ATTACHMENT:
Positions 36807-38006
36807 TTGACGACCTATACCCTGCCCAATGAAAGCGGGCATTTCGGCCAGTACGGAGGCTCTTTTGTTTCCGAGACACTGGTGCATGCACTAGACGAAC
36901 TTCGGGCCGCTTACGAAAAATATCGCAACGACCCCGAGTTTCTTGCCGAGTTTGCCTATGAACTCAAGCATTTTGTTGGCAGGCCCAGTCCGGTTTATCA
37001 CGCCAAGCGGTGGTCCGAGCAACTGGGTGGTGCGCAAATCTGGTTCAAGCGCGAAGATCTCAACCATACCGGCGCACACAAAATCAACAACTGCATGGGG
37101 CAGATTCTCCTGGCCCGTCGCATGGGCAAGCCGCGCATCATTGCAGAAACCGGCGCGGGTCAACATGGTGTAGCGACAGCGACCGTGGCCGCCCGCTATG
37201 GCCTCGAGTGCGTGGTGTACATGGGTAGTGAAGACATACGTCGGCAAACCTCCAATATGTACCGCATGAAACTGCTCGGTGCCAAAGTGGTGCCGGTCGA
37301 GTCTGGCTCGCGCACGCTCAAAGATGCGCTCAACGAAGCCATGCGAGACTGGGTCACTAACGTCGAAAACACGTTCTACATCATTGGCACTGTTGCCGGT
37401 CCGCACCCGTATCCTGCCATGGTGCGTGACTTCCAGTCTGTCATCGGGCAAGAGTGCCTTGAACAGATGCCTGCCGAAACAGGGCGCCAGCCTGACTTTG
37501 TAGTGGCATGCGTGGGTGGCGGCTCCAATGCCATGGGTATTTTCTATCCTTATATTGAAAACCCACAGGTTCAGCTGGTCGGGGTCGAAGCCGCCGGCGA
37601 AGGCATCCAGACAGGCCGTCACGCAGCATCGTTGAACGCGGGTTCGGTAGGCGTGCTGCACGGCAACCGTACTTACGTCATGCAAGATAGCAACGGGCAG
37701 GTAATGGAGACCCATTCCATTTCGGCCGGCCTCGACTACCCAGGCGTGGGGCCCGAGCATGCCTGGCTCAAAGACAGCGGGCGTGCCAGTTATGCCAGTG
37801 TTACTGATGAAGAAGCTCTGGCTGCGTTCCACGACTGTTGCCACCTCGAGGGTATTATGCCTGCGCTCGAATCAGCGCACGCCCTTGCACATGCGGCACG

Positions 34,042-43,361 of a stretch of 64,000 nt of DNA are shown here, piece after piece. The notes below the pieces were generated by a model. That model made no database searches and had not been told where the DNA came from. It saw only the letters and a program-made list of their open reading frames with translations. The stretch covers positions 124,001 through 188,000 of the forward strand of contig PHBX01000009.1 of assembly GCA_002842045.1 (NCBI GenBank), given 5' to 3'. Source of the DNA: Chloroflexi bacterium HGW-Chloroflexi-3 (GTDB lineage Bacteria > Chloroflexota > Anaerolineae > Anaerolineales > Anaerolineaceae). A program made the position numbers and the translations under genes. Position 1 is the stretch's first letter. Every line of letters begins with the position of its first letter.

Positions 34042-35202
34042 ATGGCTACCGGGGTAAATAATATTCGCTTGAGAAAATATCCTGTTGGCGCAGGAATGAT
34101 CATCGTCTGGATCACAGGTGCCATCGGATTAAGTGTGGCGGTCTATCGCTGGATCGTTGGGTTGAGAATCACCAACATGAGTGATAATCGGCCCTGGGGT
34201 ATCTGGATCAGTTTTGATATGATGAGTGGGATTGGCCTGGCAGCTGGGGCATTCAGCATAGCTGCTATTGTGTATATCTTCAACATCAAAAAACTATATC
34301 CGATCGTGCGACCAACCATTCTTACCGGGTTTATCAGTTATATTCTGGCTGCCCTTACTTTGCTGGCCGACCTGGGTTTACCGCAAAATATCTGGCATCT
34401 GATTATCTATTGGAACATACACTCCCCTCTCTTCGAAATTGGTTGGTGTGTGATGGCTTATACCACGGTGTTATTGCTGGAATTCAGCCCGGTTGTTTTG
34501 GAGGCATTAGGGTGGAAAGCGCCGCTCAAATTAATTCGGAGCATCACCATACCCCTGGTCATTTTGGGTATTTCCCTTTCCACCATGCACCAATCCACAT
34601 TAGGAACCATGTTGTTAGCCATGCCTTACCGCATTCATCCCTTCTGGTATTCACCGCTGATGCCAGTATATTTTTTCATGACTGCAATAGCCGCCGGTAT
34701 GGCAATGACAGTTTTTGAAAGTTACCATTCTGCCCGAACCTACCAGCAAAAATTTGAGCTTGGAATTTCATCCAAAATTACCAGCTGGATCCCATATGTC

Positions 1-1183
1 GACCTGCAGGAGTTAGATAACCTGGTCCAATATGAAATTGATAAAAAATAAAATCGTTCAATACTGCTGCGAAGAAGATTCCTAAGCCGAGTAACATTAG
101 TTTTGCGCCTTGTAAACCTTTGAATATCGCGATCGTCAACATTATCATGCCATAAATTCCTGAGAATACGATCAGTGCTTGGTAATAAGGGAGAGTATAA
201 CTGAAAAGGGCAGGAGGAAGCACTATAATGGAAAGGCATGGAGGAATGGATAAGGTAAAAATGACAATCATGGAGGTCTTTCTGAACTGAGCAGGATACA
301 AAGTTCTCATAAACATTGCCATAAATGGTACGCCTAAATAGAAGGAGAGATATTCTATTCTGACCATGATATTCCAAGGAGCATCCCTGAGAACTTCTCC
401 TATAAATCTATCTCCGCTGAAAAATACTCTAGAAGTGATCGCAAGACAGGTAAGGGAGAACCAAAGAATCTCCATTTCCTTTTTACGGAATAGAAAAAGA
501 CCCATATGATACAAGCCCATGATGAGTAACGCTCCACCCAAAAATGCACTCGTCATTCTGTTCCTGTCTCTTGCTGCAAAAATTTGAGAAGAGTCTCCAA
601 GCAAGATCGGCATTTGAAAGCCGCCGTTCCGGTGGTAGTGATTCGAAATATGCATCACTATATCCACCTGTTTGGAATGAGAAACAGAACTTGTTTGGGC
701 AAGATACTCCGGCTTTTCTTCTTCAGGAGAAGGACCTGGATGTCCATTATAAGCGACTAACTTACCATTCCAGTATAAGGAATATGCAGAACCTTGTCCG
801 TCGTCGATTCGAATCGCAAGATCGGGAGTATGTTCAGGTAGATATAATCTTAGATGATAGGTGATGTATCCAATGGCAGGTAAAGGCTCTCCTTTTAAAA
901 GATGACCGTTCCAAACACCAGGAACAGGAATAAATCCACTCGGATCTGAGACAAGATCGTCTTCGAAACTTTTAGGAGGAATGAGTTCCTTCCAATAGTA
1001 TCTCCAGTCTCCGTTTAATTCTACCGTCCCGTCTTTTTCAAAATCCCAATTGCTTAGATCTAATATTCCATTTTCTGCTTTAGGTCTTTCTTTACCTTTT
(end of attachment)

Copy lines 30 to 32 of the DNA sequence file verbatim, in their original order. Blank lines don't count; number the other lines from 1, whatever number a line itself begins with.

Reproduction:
601 GCAAGATCGGCATTTGAAAGCCGCCGTTCCGGTGGTAGTGATTCGAAATATGCATCACTATATCCACCTGTTTGGAATGAGAAACAGAACTTGTTTGGGC
701 AAGATACTCCGGCTTTTCTTCTTCAGGAGAAGGACCTGGATGTCCATTATAAGCGACTAACTTACCATTCCAGTATAAGGAATATGCAGAACCTTGTCCG
801 TCGTCGATTCGAATCGCAAGATCGGGAGTATGTTCAGGTAGATATAATCTTAGATGATAGGTGATGTATCCAATGGCAGGTAAAGGCTCTCCTTTTAAAA